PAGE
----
Thursday, July 9, 2009

Writers Unite for Liu Xiaobo


Free Liu Xiaobo

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Online petition - Free Liu Xiaobo






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A letter from PEN America, I want to share this with you, because we believe in 'Freedom of Expression' can lead this world to a better position, peace, harmony and understanding.
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Dear Friend,

You are receiving this message because you added your name to PEN’s petition calling for the release of writer, intellectual, and past Independent Chinese PEN Center President Liu Xiaobo. Recently we learned that Liu is going to be tried on charges that could result in a 15-year prison term. I am now asking you to add your voice to the chorus of Liu’s supporters around the world by sending a letter to Chinese authorities protesting the charges and urging his immediate release.

On June 23, 2009, Liu Xiaobo was removed from the undisclosed location where he had been held for over six months, formally arrested, and charged with “inciting subversion of state power” for his role in the drafting of Charter 08, a manifesto calling for greater human rights and democracy in China. That groundbreaking document, initially signed by 303 individuals on the eve of Human Rights Day, now boasts over 8,500 signatures of Chinese citizens from all walks of life, despite constant threats from authorities.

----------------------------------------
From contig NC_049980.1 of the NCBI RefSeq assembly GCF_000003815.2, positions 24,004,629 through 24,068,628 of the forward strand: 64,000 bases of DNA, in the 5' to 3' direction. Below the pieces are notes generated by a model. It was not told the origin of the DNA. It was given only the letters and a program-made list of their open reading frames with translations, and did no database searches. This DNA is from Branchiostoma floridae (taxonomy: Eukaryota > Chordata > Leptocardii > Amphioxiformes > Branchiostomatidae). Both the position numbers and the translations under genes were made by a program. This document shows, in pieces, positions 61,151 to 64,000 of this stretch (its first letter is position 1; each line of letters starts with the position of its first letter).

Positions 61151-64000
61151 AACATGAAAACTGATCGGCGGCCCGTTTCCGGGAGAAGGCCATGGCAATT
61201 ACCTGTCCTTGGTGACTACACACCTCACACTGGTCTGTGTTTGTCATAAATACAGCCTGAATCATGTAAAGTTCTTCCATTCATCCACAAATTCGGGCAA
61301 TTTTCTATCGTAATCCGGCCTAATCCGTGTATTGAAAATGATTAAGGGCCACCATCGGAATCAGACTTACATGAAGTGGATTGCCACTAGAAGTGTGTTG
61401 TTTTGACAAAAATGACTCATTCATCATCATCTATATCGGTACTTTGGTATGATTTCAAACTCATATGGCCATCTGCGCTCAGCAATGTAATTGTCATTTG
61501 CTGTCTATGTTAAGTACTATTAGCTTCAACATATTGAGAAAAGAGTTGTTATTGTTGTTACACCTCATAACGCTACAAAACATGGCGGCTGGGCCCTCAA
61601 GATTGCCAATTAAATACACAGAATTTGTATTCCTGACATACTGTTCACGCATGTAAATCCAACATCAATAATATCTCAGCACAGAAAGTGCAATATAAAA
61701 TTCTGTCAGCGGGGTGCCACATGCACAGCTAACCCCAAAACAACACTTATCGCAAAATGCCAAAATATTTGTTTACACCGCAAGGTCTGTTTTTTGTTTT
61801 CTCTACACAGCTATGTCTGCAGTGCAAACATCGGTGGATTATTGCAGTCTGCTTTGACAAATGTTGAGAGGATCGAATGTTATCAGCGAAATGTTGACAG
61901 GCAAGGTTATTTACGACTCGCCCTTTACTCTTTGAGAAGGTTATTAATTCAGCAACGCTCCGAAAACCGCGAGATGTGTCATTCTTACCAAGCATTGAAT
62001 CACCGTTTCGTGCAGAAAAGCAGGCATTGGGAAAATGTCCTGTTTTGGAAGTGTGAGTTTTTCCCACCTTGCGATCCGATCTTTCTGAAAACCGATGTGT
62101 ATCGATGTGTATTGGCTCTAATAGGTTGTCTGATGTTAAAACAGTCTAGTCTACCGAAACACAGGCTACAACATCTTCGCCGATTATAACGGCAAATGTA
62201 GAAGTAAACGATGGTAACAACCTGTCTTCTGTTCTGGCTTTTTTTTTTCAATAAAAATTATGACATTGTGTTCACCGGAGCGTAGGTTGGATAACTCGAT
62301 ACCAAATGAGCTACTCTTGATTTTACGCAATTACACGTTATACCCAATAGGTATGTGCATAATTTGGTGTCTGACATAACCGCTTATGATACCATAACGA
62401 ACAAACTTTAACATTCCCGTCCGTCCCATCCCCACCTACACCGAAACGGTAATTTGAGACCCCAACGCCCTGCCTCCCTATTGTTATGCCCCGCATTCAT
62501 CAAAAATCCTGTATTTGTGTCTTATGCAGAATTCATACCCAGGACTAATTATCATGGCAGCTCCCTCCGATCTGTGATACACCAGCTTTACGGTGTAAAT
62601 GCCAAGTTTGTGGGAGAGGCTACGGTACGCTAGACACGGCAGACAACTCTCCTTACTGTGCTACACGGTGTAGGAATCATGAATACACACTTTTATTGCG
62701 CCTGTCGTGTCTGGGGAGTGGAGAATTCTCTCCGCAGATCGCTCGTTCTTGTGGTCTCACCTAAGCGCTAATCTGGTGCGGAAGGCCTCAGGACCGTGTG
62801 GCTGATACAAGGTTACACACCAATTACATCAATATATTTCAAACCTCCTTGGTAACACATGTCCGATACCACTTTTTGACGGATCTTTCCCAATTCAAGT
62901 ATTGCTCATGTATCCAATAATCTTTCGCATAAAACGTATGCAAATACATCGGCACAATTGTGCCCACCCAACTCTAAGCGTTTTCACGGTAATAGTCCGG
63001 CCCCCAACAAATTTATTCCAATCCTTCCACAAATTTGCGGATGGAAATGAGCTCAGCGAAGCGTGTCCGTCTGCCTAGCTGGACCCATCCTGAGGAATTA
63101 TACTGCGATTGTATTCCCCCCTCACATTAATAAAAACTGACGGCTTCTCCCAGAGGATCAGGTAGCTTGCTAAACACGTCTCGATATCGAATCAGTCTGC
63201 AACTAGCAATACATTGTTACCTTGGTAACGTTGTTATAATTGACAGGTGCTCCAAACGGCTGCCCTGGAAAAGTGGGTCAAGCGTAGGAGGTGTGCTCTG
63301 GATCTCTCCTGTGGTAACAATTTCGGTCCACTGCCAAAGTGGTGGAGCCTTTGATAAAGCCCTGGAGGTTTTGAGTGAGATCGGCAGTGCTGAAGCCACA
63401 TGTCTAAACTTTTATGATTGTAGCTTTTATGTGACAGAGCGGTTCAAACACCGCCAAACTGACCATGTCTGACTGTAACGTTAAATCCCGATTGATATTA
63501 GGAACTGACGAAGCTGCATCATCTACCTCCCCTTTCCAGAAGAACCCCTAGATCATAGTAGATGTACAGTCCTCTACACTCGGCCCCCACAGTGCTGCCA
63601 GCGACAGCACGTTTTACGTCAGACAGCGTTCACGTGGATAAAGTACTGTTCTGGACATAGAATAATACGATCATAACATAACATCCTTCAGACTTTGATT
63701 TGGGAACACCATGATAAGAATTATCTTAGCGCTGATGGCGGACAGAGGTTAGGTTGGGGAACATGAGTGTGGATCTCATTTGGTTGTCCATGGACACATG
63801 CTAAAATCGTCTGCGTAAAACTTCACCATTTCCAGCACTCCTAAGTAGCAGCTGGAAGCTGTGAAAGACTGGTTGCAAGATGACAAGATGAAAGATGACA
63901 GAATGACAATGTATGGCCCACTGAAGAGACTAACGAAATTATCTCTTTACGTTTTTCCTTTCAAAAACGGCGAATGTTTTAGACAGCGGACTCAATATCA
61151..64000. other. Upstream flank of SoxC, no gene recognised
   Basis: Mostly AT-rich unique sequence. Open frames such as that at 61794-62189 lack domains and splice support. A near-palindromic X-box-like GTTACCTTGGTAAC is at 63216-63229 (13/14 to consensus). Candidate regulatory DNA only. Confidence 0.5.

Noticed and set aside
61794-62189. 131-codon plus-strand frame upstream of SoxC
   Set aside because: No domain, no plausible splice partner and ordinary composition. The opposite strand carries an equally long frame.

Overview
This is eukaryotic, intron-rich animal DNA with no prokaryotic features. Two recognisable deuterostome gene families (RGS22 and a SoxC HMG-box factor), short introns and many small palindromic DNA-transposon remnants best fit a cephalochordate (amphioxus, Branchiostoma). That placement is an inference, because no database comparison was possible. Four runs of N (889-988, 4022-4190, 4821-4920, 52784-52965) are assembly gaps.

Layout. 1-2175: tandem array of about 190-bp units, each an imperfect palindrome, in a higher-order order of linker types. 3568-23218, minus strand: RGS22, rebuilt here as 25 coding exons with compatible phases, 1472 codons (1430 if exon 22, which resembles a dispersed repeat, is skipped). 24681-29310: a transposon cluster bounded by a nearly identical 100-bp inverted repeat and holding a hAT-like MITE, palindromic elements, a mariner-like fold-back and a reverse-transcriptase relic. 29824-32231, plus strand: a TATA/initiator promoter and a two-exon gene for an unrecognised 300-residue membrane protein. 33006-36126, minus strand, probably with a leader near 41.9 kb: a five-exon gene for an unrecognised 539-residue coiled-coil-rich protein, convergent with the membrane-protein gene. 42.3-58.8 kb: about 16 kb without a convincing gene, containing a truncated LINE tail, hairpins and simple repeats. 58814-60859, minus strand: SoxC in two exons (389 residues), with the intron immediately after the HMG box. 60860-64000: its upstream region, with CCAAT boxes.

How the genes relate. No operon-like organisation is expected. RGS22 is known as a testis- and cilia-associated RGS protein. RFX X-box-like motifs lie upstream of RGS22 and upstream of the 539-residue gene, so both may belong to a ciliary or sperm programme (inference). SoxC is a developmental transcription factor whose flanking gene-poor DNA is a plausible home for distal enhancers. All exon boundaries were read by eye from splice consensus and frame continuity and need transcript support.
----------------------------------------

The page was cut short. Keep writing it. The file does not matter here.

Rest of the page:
What we need now is an outpouring of letters and other communications to let the Chinese government know that the world will not sit idly by while an innocent man, guilty only of peacefully using the power of the written word, goes to prison. Please send a letter to Chinese authorities calling for Liu’s release. A sample letter follows. You can also write an op-ed or letter to the editor of your local paper describing the onslaught against Liu Xiaobo and freedom of expression in China . Check out Liu’s case page, as well as PEN’s China campaign page for more information on the situation.

With your help, we can free Liu Xiaobo.

Sincerely,

Larry Siems

Director, Freedom to Write and International Programs

PEN American Center


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Published by PEN American Center on Feb 04, 2009
Category: Human Rights
Region: GLOBAL
Target: President Hu Jintao
Background (Preamble):
On December 8, 2008, authorities arrested prominent writer and PEN Member Liu Xiaobo after he co-authored Charter 08, a manifesto calling for greater freedoms and democracy in China, which was signed by hundreds citizens from all walks of life.